Julia Anna Gardner, geologist, was born on January 26, 1882, in Chamberlain, South Dakota, the only child of Charles Henry and Julia (Brackett) Gardner. She spent most of her childhood in South Dakota but completed high school in North Adams, Massachusetts. In 1907 she obtained a master's degree at Bryn Mawr University, where she had taken undergraduate training. She earned her Ph.D. in paleontology at Johns Hopkins University in 1911. Until 1915 she worked as an assistant in paleontology at the university and as part-time geologist with the Maryland Geological Survey. She was then employed by the United States Geological Survey in Washington, D.C.
Although Gardner's initial research concerned the Upper Cretaceous in Maryland, she devoted most of her career to studying the Tertiary beds in the Coastal Plain, including areas from Maryland south into Mexico. She began working in Texas in the early 1920s, often in consultation with petroleum company geologists. In addition to shorter papers, she prepared The Midway Group of Texas, a bulletin on stratigraphy, comparing the Midway with rocks of similar age in the United States and abroad. In it she described some seventy new species of Texas fossils for the first time. Research on Gulf Coast fauna took Gardner into Mexico during the 1930s and 1940s. In 1945 the Geological Society of America published her findings under the title Mollusca of the Tertiary Formations of Northeastern Mexico.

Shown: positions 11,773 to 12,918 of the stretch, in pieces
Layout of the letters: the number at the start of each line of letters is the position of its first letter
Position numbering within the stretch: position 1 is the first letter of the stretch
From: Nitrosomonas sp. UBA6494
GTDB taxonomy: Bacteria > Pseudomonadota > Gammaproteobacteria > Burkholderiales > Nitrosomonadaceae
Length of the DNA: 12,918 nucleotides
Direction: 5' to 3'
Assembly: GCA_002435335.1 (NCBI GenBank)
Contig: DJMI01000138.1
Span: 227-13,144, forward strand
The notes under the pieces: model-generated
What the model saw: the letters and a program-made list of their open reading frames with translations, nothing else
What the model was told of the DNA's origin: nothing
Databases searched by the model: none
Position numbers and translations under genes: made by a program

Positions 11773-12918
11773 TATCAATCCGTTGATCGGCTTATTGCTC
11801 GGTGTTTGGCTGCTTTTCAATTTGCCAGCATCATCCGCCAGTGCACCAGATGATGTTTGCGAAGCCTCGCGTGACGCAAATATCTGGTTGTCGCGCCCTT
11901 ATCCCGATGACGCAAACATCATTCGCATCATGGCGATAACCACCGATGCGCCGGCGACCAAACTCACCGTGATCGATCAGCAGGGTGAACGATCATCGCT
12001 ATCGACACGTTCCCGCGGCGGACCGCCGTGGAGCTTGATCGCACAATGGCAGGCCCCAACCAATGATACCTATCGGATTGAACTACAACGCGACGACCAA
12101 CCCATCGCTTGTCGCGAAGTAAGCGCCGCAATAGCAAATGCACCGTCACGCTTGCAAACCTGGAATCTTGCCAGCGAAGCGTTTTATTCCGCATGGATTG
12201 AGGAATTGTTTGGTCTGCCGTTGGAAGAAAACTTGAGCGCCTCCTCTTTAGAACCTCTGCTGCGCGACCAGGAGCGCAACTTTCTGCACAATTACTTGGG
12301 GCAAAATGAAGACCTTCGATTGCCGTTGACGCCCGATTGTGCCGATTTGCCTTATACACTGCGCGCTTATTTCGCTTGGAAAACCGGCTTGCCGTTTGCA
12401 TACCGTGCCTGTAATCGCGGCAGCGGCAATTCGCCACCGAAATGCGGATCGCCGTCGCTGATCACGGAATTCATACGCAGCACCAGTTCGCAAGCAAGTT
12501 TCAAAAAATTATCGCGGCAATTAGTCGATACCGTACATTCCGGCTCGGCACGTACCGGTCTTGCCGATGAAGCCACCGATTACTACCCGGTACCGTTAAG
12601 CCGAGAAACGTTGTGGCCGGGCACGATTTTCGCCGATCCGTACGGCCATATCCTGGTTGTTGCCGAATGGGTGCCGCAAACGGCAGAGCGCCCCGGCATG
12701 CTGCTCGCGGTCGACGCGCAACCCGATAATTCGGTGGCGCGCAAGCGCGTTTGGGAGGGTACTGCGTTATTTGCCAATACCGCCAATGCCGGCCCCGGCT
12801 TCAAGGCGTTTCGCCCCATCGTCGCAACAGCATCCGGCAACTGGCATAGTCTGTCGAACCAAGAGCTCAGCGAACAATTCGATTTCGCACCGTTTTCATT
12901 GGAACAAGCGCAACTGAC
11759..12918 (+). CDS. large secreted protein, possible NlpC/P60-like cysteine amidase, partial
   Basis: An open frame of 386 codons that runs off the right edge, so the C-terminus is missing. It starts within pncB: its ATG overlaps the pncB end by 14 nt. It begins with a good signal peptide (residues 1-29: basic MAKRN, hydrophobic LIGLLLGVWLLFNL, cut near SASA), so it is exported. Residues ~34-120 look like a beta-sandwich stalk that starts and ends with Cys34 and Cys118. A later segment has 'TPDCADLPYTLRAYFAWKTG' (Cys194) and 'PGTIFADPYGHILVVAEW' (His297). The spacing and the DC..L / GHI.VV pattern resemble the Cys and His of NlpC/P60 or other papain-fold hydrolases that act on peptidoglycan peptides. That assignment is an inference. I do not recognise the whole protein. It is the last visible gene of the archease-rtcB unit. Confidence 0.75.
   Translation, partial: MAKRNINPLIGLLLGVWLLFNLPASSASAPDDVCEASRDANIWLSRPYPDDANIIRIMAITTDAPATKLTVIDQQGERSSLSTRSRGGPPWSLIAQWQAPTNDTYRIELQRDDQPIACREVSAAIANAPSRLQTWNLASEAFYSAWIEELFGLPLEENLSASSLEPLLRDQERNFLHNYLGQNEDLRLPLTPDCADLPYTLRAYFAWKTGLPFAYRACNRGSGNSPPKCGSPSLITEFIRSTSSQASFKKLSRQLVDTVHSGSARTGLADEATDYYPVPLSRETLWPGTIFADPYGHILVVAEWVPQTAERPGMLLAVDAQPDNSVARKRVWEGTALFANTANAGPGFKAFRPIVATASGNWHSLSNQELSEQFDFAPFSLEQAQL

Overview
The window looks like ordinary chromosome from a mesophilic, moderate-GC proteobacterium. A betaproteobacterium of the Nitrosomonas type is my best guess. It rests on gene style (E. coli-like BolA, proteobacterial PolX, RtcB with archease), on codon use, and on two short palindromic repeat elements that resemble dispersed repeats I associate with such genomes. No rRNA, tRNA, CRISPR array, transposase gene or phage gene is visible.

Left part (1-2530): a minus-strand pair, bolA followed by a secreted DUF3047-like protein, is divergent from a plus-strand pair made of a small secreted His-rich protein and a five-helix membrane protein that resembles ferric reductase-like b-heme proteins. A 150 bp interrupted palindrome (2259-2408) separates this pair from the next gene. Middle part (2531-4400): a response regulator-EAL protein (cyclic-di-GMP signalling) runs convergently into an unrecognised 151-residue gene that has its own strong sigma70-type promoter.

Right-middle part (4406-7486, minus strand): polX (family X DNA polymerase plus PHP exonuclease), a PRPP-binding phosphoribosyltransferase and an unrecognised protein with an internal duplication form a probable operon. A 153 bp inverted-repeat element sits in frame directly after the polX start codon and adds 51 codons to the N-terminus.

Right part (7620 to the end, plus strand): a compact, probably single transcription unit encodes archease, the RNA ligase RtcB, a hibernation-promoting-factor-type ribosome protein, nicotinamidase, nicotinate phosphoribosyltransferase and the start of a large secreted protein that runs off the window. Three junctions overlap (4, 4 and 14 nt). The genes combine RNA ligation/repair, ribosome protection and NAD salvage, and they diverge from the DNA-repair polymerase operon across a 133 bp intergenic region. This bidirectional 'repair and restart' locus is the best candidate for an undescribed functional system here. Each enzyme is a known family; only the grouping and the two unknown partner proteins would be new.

Gardner served as president of the Paleontological Society in 1952. In 1953 she became the third woman to hold the vice presidency of the Geological Society of America. Upon retirement from the United States Geological Survey, she received the Distinguished Service Medal, the Department of the Interior's highest honor. She died on November 15, 1960, in Bethesda, Maryland.